Endangered trout may soon return to the concrete Los Angeles River

National Geographic

Flowing a few inches deep following a recent rain, the Los Angeles River looks more like a vast flooded interstate highway rather than any river found in nature. And yet it is the largest paved waterway in the world, best known as the filming site for car scenes in movies such as Grease and Terminator 2.

Hemmed in by towering concrete floodwalls, the urban river courses nearly 49 miles through Los Angeles County, from its headwaters in the Simi Hills and Santa Susana Mountains to its mouth in Long Beach. The river was left in a relatively natural state until 1938, when a disastrous flood breached its banks, killing 115 people and destroying 5,000 homes. Pressure quickly built on both the city and the federal government to take drastic action to contain the river.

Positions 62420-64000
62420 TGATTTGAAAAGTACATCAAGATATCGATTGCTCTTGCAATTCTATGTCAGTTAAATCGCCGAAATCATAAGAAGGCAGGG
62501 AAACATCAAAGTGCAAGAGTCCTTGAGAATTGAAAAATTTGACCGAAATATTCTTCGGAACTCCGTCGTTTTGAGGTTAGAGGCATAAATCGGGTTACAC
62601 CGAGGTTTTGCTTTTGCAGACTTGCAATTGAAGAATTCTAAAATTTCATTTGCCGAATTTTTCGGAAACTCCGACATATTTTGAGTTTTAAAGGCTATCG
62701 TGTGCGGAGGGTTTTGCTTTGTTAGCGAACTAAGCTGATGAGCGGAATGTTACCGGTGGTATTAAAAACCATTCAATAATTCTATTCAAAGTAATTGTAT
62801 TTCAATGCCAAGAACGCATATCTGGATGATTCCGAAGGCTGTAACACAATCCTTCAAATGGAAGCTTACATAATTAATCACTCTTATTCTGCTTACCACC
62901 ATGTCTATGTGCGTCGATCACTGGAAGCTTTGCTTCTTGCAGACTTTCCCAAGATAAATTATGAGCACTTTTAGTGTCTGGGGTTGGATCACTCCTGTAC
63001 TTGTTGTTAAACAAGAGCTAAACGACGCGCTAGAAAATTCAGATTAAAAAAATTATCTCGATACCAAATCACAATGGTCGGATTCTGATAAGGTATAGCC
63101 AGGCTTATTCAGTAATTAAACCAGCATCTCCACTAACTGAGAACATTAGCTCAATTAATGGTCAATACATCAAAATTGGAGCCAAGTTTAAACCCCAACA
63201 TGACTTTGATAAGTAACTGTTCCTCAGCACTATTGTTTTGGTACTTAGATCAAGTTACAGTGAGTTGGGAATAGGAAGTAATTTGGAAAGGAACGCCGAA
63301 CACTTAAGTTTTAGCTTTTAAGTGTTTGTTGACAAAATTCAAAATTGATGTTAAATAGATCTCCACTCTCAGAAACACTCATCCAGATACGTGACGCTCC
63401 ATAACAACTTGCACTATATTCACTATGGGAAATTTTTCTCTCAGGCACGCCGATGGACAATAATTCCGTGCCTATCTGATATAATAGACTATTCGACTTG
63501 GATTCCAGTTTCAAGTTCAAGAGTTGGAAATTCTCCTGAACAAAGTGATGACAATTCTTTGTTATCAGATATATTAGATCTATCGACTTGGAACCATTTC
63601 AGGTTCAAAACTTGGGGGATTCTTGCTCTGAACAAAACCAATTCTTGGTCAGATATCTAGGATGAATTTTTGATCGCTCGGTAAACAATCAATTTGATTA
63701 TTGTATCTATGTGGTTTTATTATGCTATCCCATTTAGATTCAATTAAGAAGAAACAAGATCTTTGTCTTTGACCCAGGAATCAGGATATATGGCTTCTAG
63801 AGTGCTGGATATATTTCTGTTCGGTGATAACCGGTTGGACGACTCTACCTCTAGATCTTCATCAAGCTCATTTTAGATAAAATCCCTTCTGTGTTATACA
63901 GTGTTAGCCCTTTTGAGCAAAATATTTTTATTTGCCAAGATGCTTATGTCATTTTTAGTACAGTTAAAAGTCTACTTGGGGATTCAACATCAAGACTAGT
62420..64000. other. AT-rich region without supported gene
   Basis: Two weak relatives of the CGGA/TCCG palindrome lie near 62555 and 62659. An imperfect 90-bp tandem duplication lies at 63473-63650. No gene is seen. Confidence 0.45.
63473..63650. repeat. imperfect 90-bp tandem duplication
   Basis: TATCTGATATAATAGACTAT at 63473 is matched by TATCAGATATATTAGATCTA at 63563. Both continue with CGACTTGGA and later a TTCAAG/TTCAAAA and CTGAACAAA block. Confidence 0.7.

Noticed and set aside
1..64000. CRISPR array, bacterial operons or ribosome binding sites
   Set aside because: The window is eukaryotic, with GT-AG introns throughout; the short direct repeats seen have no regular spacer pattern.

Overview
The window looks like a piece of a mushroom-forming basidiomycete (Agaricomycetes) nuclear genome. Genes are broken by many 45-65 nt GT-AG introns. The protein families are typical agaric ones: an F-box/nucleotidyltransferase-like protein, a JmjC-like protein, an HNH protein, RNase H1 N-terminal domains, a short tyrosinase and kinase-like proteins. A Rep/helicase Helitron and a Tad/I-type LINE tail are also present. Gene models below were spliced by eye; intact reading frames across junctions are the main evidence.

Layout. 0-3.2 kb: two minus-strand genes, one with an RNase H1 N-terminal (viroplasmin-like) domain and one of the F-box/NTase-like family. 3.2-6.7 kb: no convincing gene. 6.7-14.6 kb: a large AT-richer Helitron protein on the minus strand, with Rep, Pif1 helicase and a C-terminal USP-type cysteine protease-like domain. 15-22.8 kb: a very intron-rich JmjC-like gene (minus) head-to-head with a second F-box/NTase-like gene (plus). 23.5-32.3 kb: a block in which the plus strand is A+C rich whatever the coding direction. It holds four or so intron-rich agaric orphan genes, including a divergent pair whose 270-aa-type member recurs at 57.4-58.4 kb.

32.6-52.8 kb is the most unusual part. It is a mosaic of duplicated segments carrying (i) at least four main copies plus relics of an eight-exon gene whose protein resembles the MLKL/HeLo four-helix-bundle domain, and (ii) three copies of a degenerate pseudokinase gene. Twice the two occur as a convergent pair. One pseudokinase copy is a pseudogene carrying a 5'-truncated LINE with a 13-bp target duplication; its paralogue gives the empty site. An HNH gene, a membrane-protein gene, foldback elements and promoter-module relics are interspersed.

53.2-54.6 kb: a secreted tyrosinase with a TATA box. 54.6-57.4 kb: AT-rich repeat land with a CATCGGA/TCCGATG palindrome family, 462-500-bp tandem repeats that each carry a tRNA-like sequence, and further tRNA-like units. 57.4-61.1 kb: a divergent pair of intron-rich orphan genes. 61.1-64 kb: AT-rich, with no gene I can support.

Although this radical transformation protected human life and property, it also diminished a diverse riparian ecosystem that hosted spawning grounds for various aquatic species, including the southern California steelhead trout, which is now federally endangered. These days, the much-reduced river supports only the hardiest of species, most of them non-native, such as sunfish and carp.

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